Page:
Sorry, neighbors, but late cleanup is good for garden

We spent the weekend cleaning out our garden, and I’m sure most of our neighbors disapprove of our late start. But for those of us with perennial gardens who desire to encourage local wildlife and dislike pesticides, there are good arguments to leave our gardens as is until late spring.

Over the years the focus of our garden has changed from growing flowers to providing habitat for the local critters. This not only includes birds but a variety of insect life that both benefits plants and beautifies the garden. 

Several of the butterflies and moths that entertain us as they flit from flower to flower shelter in the leaf litter in chrysalis form during the cold months, then emerge once there are plants around to host their eggs. Spring cleanup means more skippers and swallowtails soaring around the garden during the day and more chances to see beautiful polyphemus moths in the evening and wooly bear caterpillars in the autumn.

Garden debris also shelters the solitary bees that pollinate our fruit trees and the wasps that attack the caterpillars that destroy our vegetables. Lady bugs and lacewings hidden in the litter spend summer days chomping up pests like aphids. There are also spiders, mites, flies and lots of beetles in various stages of development in the garden debris. 

These creepy-crawlies may not seem important, but many of them devour garden pests and provide much needed winter food for foraging birds. And many of these insects use the eggs of pests like stink bugs as larval food, so some “bad guys” are necessary to let a new generation of beneficial insects develop.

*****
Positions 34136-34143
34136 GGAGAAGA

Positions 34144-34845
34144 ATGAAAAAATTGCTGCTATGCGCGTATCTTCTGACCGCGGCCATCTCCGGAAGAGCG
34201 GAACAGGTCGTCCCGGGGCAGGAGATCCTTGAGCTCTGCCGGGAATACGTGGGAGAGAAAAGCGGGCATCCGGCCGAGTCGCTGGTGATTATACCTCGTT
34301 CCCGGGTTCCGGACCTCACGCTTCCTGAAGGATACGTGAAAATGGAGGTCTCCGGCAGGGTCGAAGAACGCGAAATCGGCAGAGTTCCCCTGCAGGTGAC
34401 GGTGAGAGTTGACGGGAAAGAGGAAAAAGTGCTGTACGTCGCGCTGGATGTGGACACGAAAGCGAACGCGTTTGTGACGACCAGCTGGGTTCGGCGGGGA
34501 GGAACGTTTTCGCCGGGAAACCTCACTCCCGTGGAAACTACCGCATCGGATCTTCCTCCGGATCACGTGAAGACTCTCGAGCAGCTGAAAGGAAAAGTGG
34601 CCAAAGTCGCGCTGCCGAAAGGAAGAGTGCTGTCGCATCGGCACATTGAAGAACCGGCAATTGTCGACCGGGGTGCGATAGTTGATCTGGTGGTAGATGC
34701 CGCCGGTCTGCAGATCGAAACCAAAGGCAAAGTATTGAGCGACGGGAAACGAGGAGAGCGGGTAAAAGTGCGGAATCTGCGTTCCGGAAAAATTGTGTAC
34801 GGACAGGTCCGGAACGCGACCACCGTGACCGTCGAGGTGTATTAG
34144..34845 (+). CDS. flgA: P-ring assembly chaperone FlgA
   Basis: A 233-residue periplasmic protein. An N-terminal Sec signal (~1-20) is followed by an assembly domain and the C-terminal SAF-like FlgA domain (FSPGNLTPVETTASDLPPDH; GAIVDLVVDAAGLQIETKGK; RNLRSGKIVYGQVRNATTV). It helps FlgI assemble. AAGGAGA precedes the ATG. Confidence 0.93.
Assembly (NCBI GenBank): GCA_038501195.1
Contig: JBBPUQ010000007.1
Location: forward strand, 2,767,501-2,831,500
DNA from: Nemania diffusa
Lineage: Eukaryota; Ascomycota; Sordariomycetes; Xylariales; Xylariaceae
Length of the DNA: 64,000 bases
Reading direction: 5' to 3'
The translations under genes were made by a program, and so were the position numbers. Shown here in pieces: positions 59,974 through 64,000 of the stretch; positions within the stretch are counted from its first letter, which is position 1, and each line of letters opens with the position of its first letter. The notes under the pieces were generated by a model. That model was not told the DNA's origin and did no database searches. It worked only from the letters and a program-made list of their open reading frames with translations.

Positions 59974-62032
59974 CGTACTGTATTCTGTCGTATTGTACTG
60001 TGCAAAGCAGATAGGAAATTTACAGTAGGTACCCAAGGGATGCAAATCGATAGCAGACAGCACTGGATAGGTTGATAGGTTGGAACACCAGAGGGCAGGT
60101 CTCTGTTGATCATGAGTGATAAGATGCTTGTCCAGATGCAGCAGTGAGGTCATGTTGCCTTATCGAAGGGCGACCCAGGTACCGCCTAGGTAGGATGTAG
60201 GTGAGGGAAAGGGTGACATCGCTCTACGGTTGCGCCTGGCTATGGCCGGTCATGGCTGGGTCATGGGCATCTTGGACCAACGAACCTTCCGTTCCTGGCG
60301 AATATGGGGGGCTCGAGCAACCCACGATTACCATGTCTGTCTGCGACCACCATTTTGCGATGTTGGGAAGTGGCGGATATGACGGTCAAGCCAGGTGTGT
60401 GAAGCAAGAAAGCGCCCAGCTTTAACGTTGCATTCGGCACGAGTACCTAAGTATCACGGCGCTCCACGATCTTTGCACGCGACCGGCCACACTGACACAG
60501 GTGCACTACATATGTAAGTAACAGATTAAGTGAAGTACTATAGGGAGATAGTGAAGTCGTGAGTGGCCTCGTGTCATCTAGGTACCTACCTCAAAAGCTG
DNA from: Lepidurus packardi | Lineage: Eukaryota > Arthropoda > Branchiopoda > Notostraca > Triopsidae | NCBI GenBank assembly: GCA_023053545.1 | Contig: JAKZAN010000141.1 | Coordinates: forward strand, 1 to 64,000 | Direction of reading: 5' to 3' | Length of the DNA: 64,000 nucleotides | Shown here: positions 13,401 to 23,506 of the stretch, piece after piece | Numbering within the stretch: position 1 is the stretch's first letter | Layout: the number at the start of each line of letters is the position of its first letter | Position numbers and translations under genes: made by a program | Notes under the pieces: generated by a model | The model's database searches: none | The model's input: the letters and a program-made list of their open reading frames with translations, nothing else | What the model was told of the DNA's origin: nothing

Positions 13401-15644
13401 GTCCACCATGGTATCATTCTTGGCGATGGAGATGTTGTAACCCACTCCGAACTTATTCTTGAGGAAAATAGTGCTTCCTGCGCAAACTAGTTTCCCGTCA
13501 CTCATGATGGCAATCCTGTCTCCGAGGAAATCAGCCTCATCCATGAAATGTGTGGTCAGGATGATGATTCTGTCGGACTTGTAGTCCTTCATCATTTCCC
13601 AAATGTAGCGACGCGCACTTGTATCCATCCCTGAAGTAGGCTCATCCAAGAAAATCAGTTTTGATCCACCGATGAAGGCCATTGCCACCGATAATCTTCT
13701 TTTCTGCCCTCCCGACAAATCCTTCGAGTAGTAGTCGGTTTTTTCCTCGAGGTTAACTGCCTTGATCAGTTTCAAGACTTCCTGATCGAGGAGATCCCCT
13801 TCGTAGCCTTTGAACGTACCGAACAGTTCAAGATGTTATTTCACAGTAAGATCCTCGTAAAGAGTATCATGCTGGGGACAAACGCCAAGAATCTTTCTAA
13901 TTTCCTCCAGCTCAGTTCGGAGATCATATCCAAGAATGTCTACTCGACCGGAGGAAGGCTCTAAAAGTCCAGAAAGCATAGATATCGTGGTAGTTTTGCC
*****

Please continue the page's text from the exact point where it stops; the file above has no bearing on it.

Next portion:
All that plant debris provides insulation for the overwintering perennial plants, too. I cut down the spent foliage of iris and peonies in autumn since they can harbor destructive bacteria and I clip back long growth on the roses that might whip around in the winter wind and damage the plant. But anything that isn’t full of powdery mildew stays where it falls. The dead material insulates the crown of perennials. Cutting dead stems can even damage some plants like lavender and butterfly bush, so they should be trimmed in the spring.

So with apologies to my long suffering neighbors, I’m sticking with my spring cleanup plan. The plants thrive on it, and we don’t use pesticides on our vegetables because there aren’t enough “bad bugs” to cause problems that can’t be treated by blasting them off the plants with a hose. 

There’s been a lot of news lately about jumping worms — Asian earthworms that can cause soil degradation. The Port Washington Garden Club has purchased a limited supply of Early Bird organic fertilizer, which kills earthworms. (There are no native earthworms in Wisconsin.) This is a control but will not eliminate the worms, which may be in new plant soil and mulch and can even be spread by wildlife. For more information and to purchase Early Bird, see the Garden Club’s website at www.portgardenclub.org. Each bag costs $70 and will treat 1,000 square feet. It needs to be applied in May and again in September or October.

O’Connell and her husband Tom Hudson garden at their historic home on Grand Avenue in Port Washington and are members of the Port Washington Garden Club. Comments or questions may be e-mailed to mail@portgardenclub. org.

 

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Ozaukee Press

Wisconsin’s largest paid circulation community weekly newspaper. Serving Port Washington, Saukville, Grafton, Fredonia, Belgium, as well as Ozaukee County government. Locally owned and printed in Port Washington, Wisconsin.

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